Annual Women's Health Section
This vascular condition can have serious complications for women if left untreated.
Understanding Peripheral Artery Disease
Peripheral artery disease (PAD) is a circulatory disorder where narrowed arteries reduce blood flow to the limbs. When the arms and legs don’t receive enough blood, they may not function properly. PAD is a serious condition that often goes undiagnosed in women until symptoms present themselves.
If left untreated, peripheral artery disease can cause serious health problems, and amputation may become necessary to prevent further complications. Conditions such as heart attacks, strokes, transient ischemic attacks, and renal artery disease can all result from untreated PAD.
Causes and Symptoms
PAD is caused by a atherosclerosis, which causes fatty deposits to build up on the artery walls and block vital blood flow to the limbs. Risk factors for atherosclerosis include smoking, diabetes, high blood pressure, and high cholesterol. Those with PAD may develop numbness or weakness in the limbs; painful cramping in the hips or legs; sores that won’t heal; coldness in one leg; and pale or discolored feet.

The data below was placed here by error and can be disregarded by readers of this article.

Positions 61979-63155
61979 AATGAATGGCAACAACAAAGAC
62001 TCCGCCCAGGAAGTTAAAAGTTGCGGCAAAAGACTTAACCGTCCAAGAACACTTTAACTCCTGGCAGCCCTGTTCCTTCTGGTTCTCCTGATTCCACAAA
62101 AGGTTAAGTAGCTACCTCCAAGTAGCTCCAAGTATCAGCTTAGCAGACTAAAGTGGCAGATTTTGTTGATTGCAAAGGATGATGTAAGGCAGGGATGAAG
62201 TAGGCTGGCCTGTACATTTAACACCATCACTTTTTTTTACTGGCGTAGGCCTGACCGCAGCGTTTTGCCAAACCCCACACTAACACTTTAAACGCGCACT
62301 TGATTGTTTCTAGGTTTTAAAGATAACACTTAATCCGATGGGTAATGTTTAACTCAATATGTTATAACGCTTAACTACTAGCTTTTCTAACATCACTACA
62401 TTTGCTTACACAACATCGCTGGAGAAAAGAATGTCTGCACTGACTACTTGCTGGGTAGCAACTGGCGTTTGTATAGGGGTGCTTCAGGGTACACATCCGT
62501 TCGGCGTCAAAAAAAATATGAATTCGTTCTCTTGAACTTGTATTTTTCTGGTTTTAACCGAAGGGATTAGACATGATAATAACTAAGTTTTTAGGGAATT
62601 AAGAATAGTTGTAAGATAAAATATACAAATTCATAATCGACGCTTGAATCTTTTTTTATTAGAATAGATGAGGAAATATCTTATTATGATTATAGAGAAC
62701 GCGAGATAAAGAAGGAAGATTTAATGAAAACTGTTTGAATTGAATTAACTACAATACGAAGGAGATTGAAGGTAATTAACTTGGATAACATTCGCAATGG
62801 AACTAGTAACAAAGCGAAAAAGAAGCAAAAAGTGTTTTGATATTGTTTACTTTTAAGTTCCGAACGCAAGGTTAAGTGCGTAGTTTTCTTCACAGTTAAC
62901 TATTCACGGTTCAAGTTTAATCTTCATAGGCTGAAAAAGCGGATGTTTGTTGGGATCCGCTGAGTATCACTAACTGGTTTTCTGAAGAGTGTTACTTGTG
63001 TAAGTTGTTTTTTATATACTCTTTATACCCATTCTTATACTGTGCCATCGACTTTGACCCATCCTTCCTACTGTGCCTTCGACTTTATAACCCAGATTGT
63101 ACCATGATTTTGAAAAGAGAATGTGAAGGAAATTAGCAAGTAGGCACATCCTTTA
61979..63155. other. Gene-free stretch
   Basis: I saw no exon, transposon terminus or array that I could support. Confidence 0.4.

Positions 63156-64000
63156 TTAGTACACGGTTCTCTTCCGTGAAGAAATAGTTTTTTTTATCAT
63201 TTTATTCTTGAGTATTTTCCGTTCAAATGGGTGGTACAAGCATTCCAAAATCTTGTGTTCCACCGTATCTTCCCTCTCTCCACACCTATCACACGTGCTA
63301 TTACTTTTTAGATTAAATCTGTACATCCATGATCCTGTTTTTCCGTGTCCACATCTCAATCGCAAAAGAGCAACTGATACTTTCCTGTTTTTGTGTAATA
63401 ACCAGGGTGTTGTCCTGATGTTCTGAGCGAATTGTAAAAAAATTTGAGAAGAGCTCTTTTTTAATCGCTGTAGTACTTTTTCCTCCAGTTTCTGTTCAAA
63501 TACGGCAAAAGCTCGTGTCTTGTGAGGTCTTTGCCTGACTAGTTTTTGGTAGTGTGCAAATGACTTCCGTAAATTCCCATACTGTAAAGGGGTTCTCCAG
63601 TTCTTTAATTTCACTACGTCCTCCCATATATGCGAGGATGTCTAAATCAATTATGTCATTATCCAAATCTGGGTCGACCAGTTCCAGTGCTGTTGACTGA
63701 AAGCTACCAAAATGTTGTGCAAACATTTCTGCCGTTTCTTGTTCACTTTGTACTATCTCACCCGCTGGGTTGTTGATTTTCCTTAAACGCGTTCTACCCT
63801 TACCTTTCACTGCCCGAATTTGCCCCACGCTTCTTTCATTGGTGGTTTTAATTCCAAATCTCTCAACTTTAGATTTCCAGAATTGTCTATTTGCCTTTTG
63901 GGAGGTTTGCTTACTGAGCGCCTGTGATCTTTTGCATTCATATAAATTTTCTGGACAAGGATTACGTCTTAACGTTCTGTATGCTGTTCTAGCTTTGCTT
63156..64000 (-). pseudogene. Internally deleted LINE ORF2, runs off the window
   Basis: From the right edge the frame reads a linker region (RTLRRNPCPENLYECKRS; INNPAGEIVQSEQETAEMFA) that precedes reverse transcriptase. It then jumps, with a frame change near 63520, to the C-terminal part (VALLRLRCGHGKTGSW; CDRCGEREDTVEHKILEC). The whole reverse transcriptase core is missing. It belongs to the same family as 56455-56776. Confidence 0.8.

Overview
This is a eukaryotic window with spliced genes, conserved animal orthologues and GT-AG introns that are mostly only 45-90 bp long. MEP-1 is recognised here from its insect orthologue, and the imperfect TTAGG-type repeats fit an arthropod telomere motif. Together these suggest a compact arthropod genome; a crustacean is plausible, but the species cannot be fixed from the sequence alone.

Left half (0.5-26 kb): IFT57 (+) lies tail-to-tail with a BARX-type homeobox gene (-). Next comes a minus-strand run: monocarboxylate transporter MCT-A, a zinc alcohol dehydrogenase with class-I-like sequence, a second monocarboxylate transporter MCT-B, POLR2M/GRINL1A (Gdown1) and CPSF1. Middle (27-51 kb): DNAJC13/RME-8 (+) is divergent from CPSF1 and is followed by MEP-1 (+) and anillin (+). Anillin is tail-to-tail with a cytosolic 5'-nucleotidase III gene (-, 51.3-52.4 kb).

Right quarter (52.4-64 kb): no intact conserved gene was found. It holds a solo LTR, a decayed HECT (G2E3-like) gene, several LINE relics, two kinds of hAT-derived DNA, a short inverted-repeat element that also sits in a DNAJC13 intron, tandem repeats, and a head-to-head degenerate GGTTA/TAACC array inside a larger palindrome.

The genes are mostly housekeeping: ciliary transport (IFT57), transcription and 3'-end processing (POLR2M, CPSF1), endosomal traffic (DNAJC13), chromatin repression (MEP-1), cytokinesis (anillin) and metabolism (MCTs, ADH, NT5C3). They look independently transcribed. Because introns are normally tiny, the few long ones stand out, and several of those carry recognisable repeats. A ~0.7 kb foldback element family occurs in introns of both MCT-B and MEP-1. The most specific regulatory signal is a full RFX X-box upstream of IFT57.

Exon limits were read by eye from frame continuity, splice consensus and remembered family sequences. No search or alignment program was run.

Prevention and Treatment
Preventative measures can help lower the risk factors associated with PAD and include regular exercise, avoiding foods high in saturated fat, maintaining a healthy weight, quitting smoking, and keeping blood sugar under control if you have diabetes. These lifestyle changes can also help treat PAD once it has already developed. Additionally, procedures such as angioplasty, stent placements, and atherectomies can help with prognosis.
If you are at risk for peripheral artery disease or are experiencing symptoms, consult with your doctor. An early diagnosis can ensure you receive proper treatment before more serious complications arise.